It's impossible to figure out whether one file is or is not infringing for so many users
MegaUpload users that have lost their files in the takedown may have a chance to get them back. Plenty of people had used the service legally, uploading their own files for safekeeping. In some cases, those were the only copies of those files and quite a few are left with no way of retrieving them.But several groups, including MegaUpload itself, have been working on finding a way for those users to get their files back.
Not everyone agreed though, the MPAA, the main force behind the entire MegaUpload attack and lawsuits, didn't think it was such a good idea for people to get their hands on the files.
However, it did want those files saved and stored, but only so it could sue other people and groups besides MegaUpload over the matter.
Now, it seems that the MPAA has had a slight change of heart. It still thinks you're a rotten pirate, by and large, if you're a MegaUpload user. But if it just so happens that you are not a pirate, you should be allowed to get your stuff back.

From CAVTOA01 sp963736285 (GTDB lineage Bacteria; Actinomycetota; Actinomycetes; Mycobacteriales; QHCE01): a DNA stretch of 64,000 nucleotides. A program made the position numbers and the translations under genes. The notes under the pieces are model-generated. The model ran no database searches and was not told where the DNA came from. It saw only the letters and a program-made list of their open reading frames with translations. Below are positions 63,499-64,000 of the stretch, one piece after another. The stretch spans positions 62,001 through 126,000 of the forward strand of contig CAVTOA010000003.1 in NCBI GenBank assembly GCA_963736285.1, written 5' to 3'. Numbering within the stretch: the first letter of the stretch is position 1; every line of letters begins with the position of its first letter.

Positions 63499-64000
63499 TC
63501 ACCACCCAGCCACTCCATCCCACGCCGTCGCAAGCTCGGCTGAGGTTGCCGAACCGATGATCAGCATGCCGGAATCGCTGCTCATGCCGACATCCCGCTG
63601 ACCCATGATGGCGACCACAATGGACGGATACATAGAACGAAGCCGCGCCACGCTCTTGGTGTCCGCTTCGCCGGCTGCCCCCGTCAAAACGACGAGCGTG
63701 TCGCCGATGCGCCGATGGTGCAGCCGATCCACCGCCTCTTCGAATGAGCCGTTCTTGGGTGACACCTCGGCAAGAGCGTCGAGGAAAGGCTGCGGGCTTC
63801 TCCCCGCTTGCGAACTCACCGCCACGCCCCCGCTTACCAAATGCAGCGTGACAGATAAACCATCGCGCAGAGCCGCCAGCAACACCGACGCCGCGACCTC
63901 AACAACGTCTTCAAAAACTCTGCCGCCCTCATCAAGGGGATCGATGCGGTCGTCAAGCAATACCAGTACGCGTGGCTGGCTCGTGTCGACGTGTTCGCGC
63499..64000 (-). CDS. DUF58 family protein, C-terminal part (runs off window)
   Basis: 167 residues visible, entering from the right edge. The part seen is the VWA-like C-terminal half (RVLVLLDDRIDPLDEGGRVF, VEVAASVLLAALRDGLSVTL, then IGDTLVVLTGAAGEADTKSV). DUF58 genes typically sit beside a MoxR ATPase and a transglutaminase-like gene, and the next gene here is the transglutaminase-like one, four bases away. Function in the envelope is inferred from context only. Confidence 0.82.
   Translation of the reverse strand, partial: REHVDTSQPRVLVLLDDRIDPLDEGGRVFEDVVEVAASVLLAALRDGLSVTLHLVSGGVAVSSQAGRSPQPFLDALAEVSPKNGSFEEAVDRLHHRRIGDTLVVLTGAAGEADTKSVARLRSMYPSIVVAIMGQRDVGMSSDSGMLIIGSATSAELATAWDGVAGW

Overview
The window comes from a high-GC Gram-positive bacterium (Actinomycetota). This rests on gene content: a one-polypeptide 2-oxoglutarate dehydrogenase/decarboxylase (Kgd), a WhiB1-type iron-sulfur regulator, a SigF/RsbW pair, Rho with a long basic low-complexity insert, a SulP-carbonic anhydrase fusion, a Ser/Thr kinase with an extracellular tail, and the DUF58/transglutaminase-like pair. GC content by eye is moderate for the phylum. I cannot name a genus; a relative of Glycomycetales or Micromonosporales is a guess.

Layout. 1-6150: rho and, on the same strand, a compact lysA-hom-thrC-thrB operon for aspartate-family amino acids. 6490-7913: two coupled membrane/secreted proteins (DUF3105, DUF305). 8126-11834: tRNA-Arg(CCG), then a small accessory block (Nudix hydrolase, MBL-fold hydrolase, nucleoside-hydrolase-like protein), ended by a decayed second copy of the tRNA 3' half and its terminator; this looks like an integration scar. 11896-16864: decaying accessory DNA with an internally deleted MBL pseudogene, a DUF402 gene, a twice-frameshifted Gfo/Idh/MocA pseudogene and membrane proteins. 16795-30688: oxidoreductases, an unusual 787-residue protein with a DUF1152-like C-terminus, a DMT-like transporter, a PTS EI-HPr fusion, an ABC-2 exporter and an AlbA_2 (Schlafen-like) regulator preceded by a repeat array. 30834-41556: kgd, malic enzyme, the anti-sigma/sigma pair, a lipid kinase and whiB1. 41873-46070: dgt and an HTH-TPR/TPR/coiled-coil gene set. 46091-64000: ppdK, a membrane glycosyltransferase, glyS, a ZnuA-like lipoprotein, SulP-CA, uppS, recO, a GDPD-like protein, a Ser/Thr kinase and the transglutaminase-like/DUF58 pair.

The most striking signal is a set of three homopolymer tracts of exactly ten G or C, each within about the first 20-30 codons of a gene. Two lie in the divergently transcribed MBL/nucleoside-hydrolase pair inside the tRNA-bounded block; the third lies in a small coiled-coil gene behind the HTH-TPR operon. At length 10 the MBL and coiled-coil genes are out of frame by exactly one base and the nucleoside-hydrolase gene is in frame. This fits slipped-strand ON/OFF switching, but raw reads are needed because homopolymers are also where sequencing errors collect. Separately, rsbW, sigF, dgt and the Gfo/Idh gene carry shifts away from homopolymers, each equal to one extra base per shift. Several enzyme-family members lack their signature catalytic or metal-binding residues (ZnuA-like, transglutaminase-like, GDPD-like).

But as you may have guessed it, it doesn't want people getting their hands back on their infringing content, so it only wants those with legitimate stuff to be allowed access. The MPAA doesn't care how, but it wants a method in place for making sure only legal content gets out.
"It is essential that the mechanism [for allowing access for users] include a procedure that ensures that any materials the users access and copy or download are not files that have been illegally uploaded to their accounts," the MPAA told the court.
“In no event should any Megaupload defendants or their representatives who have not generally appeared in this proceeding, and who are not subject to the control and supervision of the Court be allowed to access the Mega Servers under such a mechanism designed for the benefit of third-party Megaupload users,” it added.